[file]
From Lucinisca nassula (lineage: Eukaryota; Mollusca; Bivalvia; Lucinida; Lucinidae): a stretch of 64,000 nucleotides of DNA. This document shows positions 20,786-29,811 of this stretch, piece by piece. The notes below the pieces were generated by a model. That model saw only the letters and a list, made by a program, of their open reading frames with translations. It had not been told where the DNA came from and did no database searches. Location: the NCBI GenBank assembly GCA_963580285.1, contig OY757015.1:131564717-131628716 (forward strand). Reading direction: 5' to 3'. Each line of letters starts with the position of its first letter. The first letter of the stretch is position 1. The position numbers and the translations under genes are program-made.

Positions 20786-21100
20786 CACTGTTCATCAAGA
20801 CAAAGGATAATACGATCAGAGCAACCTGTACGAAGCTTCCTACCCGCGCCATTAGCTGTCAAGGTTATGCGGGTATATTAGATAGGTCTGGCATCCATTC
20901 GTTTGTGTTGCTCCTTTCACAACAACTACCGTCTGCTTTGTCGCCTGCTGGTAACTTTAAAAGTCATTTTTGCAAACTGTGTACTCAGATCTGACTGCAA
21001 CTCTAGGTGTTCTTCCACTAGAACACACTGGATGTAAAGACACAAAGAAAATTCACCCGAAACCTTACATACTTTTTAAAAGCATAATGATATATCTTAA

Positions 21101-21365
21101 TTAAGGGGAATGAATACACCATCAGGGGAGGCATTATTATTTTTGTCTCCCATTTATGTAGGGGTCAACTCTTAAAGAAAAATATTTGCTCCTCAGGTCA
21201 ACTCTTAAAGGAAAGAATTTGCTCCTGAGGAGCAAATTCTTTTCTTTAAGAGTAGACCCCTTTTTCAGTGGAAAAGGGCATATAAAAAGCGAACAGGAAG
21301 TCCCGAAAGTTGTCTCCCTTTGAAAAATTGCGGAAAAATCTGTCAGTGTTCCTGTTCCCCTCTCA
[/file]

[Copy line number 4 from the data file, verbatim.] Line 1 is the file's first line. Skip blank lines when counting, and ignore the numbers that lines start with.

20801 CAAAGGATAATACGATCAGAGCAACCTGTACGAAGCTTCCTACCCGCGCCATTAGCTGTCAAGGTTATGCGGGTATATTAGATAGGTCTGGCATCCATTC